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The Cove Christian Camp bathhouse, in the midst of its seven-year, pay-as-you-go construction, commands an impressive view of the valley perched atop a hill on the campís property about two miles southeast of Cove. (Chris Baxter/The Observer)
Cove Christian Camp paying for facility as funds become available
Taking care of a small yard can be a big challenge.
Imagine, then, taking care of 14-1/2 acres. Randy Warner handles it all with equanimity at Cove Christian Camp, 68405 Mill Creek Lane, Cove.
Even when he’s in the middle of a seven-year, pay-as-you-go project to add a new $275,000 bathhouse to the property.
Even with the help of his chocolate Lab-Rottweiler cross, Hap, who wandered onto the property 1-1/2 years ago skin and bones and has been revived to energetic sidekick.
The camp has been paying for the bathhouse project, which broke ground in 2006, as money becomes available through fundraising efforts. It won’t be finished in time for this summer’s 1,000-plus campers; the season started with outdoor school for Imbler second-graders Thursday.
The camp now has four showers and will have 13 — six on the boys side, six on the girls side and one that meets American Disabilities Act handicapped standards — when the new 1,600-square-foot bathhouse is finished. Warner hopes that is by this fall. About $25,000 more needs to be raised to complete the project.
“It’s important when we have bigger groups come through,” Warner said.
The project will include radiant heat in the floor, a laundry room and a mechanical room among many other features.
Cove Christian Camp, which opened its doors in 1946, is a ministry of the Northwest Association of Christian Churches. The camp is owned by the 19 participating churches from Oregon and Washington, with campers coming from as far away as Eagle Christian Church in Eagle, Idaho, and from Eugene.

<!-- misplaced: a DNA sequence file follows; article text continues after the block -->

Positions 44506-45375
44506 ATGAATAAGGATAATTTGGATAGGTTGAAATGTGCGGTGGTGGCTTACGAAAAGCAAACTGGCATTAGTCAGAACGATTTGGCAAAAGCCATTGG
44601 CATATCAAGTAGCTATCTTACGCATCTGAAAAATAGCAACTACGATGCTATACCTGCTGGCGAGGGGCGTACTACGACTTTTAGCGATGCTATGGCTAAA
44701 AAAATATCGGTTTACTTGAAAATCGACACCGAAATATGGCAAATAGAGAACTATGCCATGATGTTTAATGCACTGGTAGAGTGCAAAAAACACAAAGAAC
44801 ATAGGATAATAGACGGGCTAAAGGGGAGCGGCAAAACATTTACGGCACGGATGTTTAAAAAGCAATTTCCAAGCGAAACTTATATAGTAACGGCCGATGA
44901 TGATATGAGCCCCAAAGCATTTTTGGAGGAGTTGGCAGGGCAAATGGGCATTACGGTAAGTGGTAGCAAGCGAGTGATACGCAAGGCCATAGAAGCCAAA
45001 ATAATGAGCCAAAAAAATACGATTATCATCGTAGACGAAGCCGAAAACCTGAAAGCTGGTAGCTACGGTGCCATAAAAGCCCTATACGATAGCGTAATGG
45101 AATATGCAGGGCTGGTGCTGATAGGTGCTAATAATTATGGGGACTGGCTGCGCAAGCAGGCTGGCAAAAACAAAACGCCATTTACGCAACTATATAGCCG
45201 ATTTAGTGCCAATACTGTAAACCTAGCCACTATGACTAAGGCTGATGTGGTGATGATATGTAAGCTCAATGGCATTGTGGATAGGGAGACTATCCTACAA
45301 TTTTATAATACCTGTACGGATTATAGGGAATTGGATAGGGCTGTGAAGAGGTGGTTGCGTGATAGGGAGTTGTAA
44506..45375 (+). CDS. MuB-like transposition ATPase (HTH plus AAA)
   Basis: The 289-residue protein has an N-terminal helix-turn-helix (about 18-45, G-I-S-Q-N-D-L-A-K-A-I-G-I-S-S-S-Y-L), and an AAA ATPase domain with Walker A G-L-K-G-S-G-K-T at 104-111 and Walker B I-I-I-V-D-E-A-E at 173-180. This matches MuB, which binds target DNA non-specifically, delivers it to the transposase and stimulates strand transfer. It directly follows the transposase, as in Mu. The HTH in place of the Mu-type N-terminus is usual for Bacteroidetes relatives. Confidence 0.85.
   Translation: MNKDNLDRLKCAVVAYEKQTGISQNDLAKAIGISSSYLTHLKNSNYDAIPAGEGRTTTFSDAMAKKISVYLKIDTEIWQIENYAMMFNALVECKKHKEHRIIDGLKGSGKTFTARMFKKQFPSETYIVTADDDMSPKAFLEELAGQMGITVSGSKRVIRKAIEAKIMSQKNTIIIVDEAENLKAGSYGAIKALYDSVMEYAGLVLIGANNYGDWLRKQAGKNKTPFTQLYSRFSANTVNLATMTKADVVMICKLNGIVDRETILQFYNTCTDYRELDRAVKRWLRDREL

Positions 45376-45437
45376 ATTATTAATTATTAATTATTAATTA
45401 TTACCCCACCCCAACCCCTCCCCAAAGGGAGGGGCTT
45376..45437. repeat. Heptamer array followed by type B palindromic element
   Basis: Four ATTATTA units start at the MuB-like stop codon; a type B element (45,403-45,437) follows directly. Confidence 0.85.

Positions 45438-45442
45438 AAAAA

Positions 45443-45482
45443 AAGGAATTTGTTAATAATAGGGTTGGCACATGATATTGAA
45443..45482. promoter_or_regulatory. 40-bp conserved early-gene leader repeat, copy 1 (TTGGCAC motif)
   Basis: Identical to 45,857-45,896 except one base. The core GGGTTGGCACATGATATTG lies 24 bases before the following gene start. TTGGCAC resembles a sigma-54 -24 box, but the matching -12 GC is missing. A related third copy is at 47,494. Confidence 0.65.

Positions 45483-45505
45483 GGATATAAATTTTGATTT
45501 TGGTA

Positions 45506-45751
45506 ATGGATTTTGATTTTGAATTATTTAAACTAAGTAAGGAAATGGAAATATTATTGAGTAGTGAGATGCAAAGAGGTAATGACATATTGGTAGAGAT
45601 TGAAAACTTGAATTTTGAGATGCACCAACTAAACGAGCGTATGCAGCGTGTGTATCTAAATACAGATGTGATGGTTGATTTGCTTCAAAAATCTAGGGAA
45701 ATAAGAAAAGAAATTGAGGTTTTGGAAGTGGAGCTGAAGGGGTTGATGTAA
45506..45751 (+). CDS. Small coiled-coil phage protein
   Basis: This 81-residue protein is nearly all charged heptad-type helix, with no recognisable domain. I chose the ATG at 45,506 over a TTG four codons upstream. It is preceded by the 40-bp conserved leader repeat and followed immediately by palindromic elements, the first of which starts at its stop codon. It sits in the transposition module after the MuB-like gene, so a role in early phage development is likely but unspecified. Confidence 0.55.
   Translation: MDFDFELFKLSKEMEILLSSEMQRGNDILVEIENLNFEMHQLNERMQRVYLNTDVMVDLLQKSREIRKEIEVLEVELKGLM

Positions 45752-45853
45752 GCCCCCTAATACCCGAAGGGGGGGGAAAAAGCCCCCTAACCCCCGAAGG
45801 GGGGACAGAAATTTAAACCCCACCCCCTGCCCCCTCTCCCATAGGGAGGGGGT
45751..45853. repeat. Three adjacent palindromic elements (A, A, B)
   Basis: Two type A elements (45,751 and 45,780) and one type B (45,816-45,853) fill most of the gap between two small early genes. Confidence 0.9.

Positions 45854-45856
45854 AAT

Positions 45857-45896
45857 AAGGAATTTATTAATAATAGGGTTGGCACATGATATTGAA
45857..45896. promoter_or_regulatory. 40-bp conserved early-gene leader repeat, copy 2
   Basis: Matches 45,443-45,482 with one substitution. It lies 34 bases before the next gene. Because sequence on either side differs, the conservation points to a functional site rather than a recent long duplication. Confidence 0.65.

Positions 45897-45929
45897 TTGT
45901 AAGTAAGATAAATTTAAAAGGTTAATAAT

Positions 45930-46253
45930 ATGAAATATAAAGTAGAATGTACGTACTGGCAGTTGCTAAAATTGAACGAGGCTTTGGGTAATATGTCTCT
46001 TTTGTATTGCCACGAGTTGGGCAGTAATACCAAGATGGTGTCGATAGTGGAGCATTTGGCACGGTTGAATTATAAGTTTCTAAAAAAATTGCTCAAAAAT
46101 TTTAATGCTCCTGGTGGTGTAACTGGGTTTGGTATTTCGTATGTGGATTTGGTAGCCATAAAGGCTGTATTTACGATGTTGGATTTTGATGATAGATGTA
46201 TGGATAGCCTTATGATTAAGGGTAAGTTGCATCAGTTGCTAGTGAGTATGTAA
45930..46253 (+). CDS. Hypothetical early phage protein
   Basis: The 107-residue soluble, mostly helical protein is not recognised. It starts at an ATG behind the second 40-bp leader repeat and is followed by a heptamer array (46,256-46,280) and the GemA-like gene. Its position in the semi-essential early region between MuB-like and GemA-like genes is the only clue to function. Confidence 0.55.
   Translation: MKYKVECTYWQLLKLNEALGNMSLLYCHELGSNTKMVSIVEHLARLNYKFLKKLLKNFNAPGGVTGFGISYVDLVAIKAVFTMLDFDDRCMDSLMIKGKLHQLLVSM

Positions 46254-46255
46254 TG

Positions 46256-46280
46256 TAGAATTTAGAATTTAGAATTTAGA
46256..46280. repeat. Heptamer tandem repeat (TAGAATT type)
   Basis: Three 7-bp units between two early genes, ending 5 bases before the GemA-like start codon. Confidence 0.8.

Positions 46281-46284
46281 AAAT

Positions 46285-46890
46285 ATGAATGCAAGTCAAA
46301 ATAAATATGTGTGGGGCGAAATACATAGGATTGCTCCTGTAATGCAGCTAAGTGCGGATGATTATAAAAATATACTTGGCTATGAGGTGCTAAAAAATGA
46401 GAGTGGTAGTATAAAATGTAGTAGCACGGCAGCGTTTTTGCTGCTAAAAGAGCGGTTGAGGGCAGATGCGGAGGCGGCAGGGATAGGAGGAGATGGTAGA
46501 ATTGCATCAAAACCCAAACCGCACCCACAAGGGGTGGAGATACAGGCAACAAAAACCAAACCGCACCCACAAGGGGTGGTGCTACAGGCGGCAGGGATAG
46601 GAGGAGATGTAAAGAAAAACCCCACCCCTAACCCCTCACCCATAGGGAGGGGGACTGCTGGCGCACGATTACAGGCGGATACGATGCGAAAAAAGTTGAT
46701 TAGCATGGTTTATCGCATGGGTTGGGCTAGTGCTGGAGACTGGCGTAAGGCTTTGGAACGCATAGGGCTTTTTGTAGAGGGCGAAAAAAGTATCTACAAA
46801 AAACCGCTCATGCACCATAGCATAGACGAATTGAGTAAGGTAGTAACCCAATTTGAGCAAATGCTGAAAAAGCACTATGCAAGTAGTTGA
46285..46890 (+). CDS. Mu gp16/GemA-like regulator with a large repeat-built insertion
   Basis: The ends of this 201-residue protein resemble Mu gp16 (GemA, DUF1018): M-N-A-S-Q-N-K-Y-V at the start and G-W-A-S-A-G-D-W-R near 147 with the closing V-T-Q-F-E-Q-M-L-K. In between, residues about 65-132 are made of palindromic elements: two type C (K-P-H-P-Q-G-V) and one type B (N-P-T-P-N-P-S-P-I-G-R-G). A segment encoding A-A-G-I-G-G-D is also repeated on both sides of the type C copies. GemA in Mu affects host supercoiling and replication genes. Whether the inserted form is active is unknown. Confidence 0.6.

The camp is open to the public year-round. It accommodates events ranging from church summer camps to men’s and women’s retreats, family reunions, alcohol-free weddings, scrapbooking and quilters groups, business retreats, school field trips, company picnics and youth group teen camps.
The camp has many features. They include a commercial kitchen, eight cabins, tent sites and a few RV hookups as well as a miniature golf course, baseball diamond, basketball court and sand volleyball court.
Since Randy and his wife, Robin, became manager-caretakers in 2004, they’ve planted crimson maples, poplars and arctic blue willows. That added to the substantial forest of wild plums, ponderosa pines, spruce, apples and cherries already on the property.
He’s seen bear scarfing down plums in the fall. Herds of elk roam the hill in the cherry orchards. A few coyotes have wandered through, as have flocks of wild turkeys, and of course the deer like to nibble on the willows. A couple of Chinese pheasants like to call the camp their home.
“The kids from Portland really get a kick out of seeing them,” Warner said.